Almost every calculation which can be run by Gaussian can also be done in some other package, albeit not as conveniently or as quickly. Thus, in general it is possible to directly reproduce the results without access to our software.

This is true to an extent. The keywords, however, are “conveniently” and “quickly.” A competent chemist could reproduce results of calculations done in Gaussian, but the ban by Gaussian is just a burden on the scientist. Furthermore, in the event that a researcher takes it into their hands to write code to verify the results, there are possibilities of rounding errors and logic errors (if the response is different, how will the researcher know his own code isn’t bugged or that the original author was mistaken?). However, I am left wondering about why in the paper I’m reading, SMFA calculations are being done in Gaussian instead of consistently keeping with GAMESS (a quick search for SMFA in the GAMESS manual returned 0 results).

Some Groups Choose Not to Distribute Their Code. If access to the specific software package were made a requirement for publication, then no paper using software written in a group and not distributed would be accepted. Do the authors of this website really advocate rejecting all papers from theoretical groups which choose not to distribute their programs?

This point is rather irrelevant. The main idea is that Gaussian (a widely used and commercial product) bans research groups from using their programs. This is different from researchers asking each other for native software for which they wouldn’t have to pay.

There is one last point that Gaussian’s response makes which I can entirely agree with:

Using Gaussian is Not Harmful
Finally, the instructions on “How to be banned by Gaussian” are downright silly. More importantly, even the misrepresentation on this website cannot manage to imply that applying our software to chemical problems and using or publishing the results would get anyone banned. In fact, the activities they describe are of interest primarily to the rival software package developers listed on the website and not to the thousands of chemists using our program as a tool in their research.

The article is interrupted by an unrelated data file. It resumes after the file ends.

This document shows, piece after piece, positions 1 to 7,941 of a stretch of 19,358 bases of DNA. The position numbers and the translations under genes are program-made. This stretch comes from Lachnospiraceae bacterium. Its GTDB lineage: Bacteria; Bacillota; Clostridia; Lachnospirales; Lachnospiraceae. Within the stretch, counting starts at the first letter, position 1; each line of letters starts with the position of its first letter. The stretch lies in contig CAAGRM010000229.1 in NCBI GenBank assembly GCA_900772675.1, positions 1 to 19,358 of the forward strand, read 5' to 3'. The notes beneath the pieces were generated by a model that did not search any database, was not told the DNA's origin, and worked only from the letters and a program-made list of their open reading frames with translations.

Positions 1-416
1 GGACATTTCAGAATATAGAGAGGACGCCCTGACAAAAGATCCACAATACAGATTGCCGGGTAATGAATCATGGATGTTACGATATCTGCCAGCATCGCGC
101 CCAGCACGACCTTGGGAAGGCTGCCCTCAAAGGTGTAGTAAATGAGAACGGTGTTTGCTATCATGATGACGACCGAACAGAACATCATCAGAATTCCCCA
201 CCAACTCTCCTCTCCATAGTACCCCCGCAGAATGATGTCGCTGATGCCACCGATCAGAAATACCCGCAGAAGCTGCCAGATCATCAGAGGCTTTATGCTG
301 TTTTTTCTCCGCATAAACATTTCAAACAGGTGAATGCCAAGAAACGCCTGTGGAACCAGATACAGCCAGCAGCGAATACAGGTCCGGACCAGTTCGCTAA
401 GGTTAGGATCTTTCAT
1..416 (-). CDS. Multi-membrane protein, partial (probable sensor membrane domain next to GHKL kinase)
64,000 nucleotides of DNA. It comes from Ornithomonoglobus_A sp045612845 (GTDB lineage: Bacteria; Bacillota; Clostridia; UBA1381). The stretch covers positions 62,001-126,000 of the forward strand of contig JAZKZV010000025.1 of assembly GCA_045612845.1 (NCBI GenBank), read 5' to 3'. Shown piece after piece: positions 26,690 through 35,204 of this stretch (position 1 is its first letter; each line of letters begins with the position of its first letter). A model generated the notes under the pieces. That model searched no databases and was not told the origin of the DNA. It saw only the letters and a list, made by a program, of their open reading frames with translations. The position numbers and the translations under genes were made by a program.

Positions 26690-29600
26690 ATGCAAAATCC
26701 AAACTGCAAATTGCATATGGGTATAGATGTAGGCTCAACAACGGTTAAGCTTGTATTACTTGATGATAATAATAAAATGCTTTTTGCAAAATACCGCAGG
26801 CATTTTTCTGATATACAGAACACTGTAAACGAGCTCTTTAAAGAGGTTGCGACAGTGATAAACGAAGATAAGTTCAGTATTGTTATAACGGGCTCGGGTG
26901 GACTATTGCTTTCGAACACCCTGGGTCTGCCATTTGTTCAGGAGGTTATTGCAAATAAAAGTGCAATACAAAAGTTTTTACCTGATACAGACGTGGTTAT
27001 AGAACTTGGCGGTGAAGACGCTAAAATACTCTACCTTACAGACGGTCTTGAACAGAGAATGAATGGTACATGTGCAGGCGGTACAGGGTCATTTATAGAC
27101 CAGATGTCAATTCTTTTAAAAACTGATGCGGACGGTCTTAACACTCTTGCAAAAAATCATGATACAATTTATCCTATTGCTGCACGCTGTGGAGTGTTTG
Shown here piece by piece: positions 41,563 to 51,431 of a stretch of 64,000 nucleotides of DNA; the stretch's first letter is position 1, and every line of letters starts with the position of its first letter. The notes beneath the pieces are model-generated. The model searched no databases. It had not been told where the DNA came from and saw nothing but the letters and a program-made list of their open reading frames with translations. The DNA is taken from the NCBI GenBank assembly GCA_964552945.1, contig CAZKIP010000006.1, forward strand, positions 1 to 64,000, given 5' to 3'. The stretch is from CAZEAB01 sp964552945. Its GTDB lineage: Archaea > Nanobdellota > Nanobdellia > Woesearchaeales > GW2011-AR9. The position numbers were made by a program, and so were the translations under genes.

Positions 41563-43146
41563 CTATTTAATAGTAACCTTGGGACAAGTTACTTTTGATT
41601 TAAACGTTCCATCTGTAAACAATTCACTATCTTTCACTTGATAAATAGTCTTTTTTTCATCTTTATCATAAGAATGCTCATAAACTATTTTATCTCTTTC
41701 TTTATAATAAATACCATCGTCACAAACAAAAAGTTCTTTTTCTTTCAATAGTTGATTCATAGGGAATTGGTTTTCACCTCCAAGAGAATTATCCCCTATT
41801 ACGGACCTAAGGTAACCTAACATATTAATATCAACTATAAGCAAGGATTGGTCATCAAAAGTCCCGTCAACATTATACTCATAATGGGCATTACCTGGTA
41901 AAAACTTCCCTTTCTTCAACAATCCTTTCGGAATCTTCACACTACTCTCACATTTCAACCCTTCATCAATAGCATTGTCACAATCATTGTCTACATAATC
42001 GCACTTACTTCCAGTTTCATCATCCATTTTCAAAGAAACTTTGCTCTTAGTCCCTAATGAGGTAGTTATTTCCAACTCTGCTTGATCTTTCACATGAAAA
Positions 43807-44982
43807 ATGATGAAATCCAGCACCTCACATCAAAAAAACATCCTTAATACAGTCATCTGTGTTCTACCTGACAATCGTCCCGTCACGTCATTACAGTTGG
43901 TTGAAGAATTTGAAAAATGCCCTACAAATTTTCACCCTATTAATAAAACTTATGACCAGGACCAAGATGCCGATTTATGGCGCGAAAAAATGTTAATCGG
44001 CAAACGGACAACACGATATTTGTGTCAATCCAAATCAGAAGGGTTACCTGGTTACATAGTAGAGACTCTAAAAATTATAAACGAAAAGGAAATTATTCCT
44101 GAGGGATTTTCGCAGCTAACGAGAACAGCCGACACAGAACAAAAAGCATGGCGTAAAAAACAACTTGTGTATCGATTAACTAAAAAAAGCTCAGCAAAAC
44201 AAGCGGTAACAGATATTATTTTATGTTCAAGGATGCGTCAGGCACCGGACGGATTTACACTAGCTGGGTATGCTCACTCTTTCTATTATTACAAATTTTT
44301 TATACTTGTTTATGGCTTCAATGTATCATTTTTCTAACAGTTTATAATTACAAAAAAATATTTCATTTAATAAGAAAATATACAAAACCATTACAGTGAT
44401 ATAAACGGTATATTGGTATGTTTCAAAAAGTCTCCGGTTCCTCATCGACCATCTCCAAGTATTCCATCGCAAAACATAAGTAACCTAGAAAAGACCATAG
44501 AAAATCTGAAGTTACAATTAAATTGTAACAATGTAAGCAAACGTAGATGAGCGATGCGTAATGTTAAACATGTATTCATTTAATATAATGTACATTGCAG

The Gaussian program is not bad. I’ve used it during my undergraduate years, and the experience is similar to using a different web browser. It has its strengths, it has its weaknesses, but it has the same final mission, which is to perform calculations to solve chemical problems. There are no subliminal messages, and Gaussian, Inc has not set up a war against competing software packages. Sure, being banned is an inconvenience, but there are plenty of people out there who choose to use Gaussian and there are those who aren’t banned but still prefer other packages. It all comes down to which package offer the most appropriate tools for research.

Lastly, I would like to point out that being banned by Gaussian isn’t the end of the line. The Banned by Gaussian website mentions that “having your research group or your university banned by Gaussian is recognition of your outstanding scientific achievements!”, and a commenter on reddit mentioned that banned groups show their pride about it. It worries me to see that, sometimes, people are afraid to post questions or answer questions on the internet for fear that their response will result in them getting banned (example 1 and example 2). This is truly when I see the system of collaboration in science fall apart, and I think it would be great that researchers could let go of that fear. I can’t tell how likely it would be for Gaussian to change the terms outlined in their software license, but (thankfully) it hasn’t kept people from practicing science.

So my message to everyone: Keep Calm and Calculate On.


*I do know that, in Iowa State, Mark Gordon is very much opposed to Gaussian’s restrictions. That explains the underline in the paper I mentioned at the opening of this blog (“SRP and MSG did not use, nor would they consider using, the aforementioned program package.” emphasis mine), and the possible “rejection” of the license Gaussian “extended” to them. In fact, rumor has it that MSG rejects peer-reviewing any paper that solely uses Gaussian. But that’s only a rumor, afaik. I’ve heard from a member in his group that this would be a fun topic to have with long chat him.